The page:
OHIO UNIVERSITY - CHILLICOTHE
Emergency Calling Procedure:
Report emergencies to the Director of Facilities Management at 740.774.7243 or 740.703.5461
or call 9-1-1.
The Ohio University - Chillicothe campus has several blue-light emergency telephones located in the parking lot areas. These emergency telephones are operational when the blue light is glowing. Blue-light phones connect directly to 9-1-1. If there is an emergency situation and you do not have a cell phone or are unable to get to another phone, please use the blue-light emergency phone.
Emergencies, disasters, accidents, injuries, and crimes often occur without warning. While being prepared to handle unexpected emergencies is an organizational responsibility, it is also an individual responsibility as well. Please take the time to read the emergency response procedure thoroughly prior to the occurrence of an emergency. Keep copies available for immediate reference. Once you have familiarized yourself with the procedures, you will be better prepared to protect yourself and others around you. If you have questions in regard to the following procedures or a situation not covered here, please contact the Director of Facilities Management at 740.774.7243 or 740.703.5461. For emergencies that result in campus delays or cancelations, please check our cancelations pages (here).
Be Alert – Here’s How We Can Help:
You should always stay alert for threatening conditions. Be weather alert. Be aware of your surroundings. Have an evacuation or shelter-in-place plan in mind for all locations you may visit on campus.
Notification of a critical emergency can be found or will be given through the following sources:
➢ Loudspeakers, which are outdoor warning systems. You may need to be outdoors to
hear the loudspeakers. Follow the instructions given over the loudspeakers.
➢Severe weather sirens turned on by area emergency managers or police. When you
hear sirens, take shelter immediately.
➢Ohio University - Chillicothe’s homepage
➢ Your campus e-mail. Be sure to register your emergency contact information
through My Ohio on the www.ohio.edu web site.
➢ Bullhorns or verbal messages provided by emergency personnel teams and others in
➢ Emergency alerts may be issued through Blackboard, which is the online course
delivery system used for student classes.
➢ Posted alerts via the campus electronic scrolling message boards and kiosks.
➢ Emergency personnel teams, and others in authority.
Emergency Supply List:
To prepare for an emergency situation keep the following supplies on hand:
➢ First Aid Kit
• (20) Adhesive bandages of varying sizes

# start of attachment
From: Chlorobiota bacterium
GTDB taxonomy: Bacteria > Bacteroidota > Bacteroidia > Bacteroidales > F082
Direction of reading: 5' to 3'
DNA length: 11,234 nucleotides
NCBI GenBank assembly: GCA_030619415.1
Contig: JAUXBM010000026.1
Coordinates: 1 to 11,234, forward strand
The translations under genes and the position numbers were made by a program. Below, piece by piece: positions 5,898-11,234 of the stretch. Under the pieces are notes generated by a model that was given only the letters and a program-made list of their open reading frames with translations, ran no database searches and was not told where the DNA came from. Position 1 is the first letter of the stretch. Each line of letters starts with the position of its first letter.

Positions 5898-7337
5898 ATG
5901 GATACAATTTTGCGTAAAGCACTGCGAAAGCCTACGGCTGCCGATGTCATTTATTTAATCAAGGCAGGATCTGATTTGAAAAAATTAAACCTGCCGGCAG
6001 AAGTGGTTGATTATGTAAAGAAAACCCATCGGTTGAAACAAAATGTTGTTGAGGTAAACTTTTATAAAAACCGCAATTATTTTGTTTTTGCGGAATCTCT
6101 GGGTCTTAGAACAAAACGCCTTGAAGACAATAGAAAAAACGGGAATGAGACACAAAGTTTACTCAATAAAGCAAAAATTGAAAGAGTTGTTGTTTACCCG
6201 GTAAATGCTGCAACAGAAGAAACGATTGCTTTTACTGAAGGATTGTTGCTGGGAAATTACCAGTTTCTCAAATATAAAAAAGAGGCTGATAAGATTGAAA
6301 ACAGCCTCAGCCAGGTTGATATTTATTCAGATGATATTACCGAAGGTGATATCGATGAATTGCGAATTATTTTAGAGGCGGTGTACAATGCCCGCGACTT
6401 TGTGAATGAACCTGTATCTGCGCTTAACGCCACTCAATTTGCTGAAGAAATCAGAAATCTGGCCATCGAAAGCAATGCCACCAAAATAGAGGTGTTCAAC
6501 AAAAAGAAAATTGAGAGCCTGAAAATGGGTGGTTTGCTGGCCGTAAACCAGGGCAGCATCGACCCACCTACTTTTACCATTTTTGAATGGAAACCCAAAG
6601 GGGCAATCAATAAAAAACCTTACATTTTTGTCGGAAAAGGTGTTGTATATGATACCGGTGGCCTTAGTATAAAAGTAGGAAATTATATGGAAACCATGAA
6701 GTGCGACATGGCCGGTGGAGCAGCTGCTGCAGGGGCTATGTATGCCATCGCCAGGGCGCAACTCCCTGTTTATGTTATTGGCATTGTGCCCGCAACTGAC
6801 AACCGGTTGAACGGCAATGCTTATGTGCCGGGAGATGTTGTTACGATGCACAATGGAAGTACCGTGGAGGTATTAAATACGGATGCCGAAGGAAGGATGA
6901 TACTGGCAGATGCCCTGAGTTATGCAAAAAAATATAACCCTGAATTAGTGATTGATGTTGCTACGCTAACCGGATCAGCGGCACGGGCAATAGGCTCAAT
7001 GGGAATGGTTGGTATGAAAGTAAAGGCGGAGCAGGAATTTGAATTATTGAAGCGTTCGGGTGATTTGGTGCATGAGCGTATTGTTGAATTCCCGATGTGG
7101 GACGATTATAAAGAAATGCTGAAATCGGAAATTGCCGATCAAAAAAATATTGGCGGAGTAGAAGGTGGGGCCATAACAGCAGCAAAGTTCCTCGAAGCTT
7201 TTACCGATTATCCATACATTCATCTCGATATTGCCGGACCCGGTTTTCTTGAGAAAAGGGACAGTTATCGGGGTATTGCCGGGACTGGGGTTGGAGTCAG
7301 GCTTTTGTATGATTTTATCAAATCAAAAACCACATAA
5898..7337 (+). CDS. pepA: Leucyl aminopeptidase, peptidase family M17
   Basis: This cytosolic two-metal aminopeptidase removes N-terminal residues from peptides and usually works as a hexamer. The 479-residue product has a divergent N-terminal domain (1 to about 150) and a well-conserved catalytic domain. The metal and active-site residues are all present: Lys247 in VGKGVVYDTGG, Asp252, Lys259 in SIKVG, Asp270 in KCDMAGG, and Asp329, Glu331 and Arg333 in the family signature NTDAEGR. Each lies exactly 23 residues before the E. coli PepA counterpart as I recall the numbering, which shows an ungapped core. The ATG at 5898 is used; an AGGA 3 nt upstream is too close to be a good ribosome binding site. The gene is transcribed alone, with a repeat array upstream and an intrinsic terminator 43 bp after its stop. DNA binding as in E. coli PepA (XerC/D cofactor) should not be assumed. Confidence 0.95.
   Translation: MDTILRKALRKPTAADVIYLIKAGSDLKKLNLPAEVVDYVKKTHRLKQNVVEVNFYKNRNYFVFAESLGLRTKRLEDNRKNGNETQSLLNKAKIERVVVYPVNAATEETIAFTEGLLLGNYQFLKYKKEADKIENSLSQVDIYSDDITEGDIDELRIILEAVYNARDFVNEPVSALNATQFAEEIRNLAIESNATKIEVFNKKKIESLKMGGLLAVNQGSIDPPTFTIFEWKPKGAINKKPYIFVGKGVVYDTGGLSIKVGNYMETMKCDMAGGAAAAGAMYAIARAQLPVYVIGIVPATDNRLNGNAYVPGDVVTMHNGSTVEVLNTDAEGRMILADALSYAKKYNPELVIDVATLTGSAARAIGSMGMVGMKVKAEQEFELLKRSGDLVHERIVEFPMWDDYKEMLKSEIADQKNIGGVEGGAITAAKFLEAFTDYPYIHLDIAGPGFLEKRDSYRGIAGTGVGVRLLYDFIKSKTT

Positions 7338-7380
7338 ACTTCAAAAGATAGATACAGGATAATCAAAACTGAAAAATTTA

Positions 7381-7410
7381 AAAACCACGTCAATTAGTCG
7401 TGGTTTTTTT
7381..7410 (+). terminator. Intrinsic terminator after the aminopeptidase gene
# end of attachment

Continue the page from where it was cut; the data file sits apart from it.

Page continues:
• 5” x 9” Sterile dressing
• Conforming roller gauze bandages
• (2) Triangular Bandages
• (2) 3”x3” Sterile gauze pads
• 3” Roll of Cohesive bandage
• Germicidal hand wipes or waterless alcohol-based hand sanitizer
• (6) Antiseptic wipes
• Several large pairs medical grade non-latex gloves
• Adhesive tape, 2” wide
• Antibacterial ointment
• Cold packs
• Small scissors
• CPR breathing barrier or face shield
➢ Food And Bottled Water
• 1 Gallon bottled water per person
• Non-perishable foods
➢ Battery-Powered Radio
• News regarding the emergency may change rapidly as events develop.
Radio reports will give information about the areas most affected.
➢ Flashlights and Extra Batteries
• (2-3) Flashlights and spare batteries
• Use flashlights during power outages.
• Do not use anything with an open flame.
• Non-prescription medications such as Tylenol, Motrin, Aspirin, antacids,
• Prescriptions – keep a 3 day’s supply. Consult your doctor or pharmacist
in regard to storage of these. Consult the Director of Facilities
Management about campus regulations on storage.
• Mylar “space” blanket
• Paper plates, cups, and plastic utensils
• Can opener (non-electric)
Evacuating In Place:
Certain types of emergencies, such as biological, chemical, or radiation attacks may make going outside dangerous. Leaving the area may also take too long or put people in harm’s way. In such a case, it is typically safer to stay indoors. “Sheltering in place” means people make a shelter out of the place they are in. It is a way for people to make the building as safe as possible to protect themselves until help arrives. If possible shut and lock all outside doors and windows. This may provide a tighter seal against the contaminant. Turn off the heating and air conditioning and all fans.
Choose a room within the building with as few windows and doors as possible. Most desirable is a large room with a water supply. For chemical attacks or emergencies the sheltering in room should be as high in the building as possible to avoid gases that sink. The guidelines for sheltering in place during tornadoes or severe weather are different. During these types of emergencies, you should shelter in place in the lowest part of the building.
The emergency supplies listed on the previous page should be on hand in the shelter in area.